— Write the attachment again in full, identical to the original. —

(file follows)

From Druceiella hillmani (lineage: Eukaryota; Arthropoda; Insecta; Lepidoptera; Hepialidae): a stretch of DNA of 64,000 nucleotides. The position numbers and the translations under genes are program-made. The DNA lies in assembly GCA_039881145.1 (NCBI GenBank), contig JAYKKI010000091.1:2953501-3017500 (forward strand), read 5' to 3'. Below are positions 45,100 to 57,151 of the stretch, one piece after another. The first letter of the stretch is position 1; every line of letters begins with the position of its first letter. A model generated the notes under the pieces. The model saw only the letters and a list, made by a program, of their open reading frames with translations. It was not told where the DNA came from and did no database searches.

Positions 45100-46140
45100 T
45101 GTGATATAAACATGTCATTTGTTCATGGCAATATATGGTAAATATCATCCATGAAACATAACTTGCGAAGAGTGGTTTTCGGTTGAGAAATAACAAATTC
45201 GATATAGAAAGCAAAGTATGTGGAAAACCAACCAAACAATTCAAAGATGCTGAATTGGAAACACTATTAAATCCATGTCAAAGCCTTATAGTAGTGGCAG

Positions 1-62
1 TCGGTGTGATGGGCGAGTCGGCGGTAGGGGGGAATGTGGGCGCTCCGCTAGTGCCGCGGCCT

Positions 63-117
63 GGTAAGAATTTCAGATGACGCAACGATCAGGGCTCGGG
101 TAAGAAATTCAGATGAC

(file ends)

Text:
From Druceiella hillmani (lineage: Eukaryota; Arthropoda; Insecta; Lepidoptera; Hepialidae): a stretch of DNA of 64,000 nucleotides. The position numbers and the translations under genes are program-made. The DNA lies in assembly GCA_039881145.1 (NCBI GenBank), contig JAYKKI010000091.1:2953501-3017500 (forward strand), read 5' to 3'. Below are positions 45,100 to 57,151 of the stretch, one piece after another. The first letter of the stretch is position 1; every line of letters begins with the position of its first letter. A model generated the notes under the pieces. The model saw only the letters and a list, made by a program, of their open reading frames with translations. It was not told where the DNA came from and did no database searches.

Positions 45100-46140
45100 T
45101 GTGATATAAACATGTCATTTGTTCATGGCAATATATGGTAAATATCATCCATGAAACATAACTTGCGAAGAGTGGTTTTCGGTTGAGAAATAACAAATTC
45201 GATATAGAAAGCAAAGTATGTGGAAAACCAACCAAACAATTCAAAGATGCTGAATTGGAAACACTATTAAATCCATGTCAAAGCCTTATAGTAGTGGCAG

Positions 1-62
1 TCGGTGTGATGGGCGAGTCGGCGGTAGGGGGGAATGTGGGCGCTCCGCTAGTGCCGCGGCCT

Positions 63-117
63 GGTAAGAATTTCAGATGACGCAACGATCAGGGCTCGGG
101 TAAGAAATTCAGATGAC